A Tribute to

Wally Parks


Wally Parks

First, we will cover some local news. Norm Bradshaw, looking for somewhere legal to try out his muscle bound taxi, has hired Mangalore Airstrip. He will be joined by Rod Hadfield, James Stewart and Dik Jarman. Rod will be testing his new Hampster drag car, while James and Dik are going to use the opportunity to take their brand new belly tank out for a spin. Because the big white dyno, SpeedWeek, only happens once a year, we usually don't get the chance to "test and tune". Norm may have found the answer. Good on ya mate, sounds like fun! Rob Carol and Rod Hadfield have volunteered for a working bee at Lake Gairdner between Christmas and New Year to get things cracking for SpeedWeek March 2008. If you can help, ring Rod on 03 5472 3868. This month I want to share with you a tribute to the American Wally Parks 1913-2007. Wally Parks was instrumental in laying a solid foundation for street rodding, salt lake racing, drag racing and the speed equipment industry in the USA and across the world. Wally gave us the chance to get organised and be respected. He was the driving force behind the National Hot Rod Association (NHRA), Southern California Timing Association (SCTA) and of course Hot Rod Magazine. Today the NHRA has 85,000 members worldwide. Wally wore the white shirt and tie, and he spoke to the people in power. He turned our hobby into a sport and then into an industry.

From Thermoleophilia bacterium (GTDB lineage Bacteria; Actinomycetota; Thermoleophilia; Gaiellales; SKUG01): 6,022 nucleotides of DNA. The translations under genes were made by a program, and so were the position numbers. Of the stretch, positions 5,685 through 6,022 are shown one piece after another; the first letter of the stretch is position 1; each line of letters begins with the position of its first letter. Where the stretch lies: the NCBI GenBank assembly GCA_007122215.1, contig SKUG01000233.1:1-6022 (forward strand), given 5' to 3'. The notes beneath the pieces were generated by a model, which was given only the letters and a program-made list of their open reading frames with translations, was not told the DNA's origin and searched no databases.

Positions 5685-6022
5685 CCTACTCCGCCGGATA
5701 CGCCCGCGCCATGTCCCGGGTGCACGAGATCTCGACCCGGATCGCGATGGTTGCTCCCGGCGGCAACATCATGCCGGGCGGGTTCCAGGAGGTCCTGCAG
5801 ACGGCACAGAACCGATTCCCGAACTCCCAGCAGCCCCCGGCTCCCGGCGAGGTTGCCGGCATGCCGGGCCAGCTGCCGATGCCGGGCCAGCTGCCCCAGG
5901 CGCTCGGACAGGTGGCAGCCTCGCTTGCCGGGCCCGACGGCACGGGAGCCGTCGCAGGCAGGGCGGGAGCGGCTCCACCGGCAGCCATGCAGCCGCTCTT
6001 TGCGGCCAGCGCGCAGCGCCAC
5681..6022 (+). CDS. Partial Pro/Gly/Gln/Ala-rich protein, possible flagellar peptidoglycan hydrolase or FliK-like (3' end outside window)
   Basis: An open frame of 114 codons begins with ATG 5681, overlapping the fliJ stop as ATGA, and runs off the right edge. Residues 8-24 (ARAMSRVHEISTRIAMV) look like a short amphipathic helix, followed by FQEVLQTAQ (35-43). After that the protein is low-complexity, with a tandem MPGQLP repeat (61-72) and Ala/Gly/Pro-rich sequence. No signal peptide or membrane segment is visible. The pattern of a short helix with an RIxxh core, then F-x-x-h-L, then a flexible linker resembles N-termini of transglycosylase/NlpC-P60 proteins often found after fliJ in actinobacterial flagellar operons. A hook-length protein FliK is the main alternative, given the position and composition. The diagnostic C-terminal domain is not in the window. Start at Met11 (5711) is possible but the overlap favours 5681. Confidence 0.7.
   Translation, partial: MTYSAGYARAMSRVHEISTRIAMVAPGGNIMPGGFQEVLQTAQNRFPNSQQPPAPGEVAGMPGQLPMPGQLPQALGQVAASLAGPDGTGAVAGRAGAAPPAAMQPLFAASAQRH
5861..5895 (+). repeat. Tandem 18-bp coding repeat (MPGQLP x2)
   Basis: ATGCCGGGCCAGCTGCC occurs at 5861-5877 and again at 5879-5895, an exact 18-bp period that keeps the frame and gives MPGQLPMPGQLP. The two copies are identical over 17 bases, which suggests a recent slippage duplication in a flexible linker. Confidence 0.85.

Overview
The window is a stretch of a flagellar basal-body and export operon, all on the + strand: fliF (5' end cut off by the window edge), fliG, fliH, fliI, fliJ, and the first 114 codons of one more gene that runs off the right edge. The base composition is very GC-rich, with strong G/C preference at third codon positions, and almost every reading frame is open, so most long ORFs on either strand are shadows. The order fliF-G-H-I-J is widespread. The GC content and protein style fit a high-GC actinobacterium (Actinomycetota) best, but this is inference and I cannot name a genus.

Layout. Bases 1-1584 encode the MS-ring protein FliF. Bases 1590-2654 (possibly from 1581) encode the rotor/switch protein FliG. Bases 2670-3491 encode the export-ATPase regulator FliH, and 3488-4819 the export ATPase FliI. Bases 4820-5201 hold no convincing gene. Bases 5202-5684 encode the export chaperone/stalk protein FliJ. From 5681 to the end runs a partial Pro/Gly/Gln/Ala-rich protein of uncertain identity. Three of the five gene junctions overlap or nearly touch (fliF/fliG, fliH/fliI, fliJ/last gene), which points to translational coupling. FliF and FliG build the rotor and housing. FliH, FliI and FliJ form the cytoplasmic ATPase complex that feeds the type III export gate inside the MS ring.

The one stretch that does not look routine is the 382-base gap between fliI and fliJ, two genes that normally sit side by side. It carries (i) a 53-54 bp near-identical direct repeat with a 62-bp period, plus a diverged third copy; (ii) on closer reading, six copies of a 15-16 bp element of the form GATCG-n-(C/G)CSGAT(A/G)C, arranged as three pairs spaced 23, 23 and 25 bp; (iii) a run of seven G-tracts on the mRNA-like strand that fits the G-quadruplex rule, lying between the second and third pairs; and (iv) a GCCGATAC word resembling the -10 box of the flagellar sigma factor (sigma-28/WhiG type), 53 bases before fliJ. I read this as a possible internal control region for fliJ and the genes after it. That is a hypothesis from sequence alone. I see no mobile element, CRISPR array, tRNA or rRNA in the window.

Wally's interest started when he became involved with a bunch of speed crazed hot rodders who raced across a hot, dry, and dusty lake bed in California (Lake Muroc). In 1937 his club, the Roadrunners, grouped with others to form the STCA and started the famous annual land speed event SpeedWeek at Lake Bonneville. A sea of people will arrive at the fastest place on Earth to help the STCA celebrate SpeedWeek's 60th Anniversary August 2008. I hope I will be one of them.


After the war, Wally Parks became the SCTA business manager and organised the first hot rod show. The show was an outstanding success. Before Wally Parks, hot rodder meant illegal street racer, but Parks changed that with safe, legal meetings at quarter mile race tracks.


Without Wally Parks, hot rodding wouldn't be the same in Australia or for the rest of the world.


Wally Parks was a mentor and close friend to DLRA's Tex Smith and will always be remembered.


See you at the Salt, Norm Hardinge.


Last modified: June 08, 2006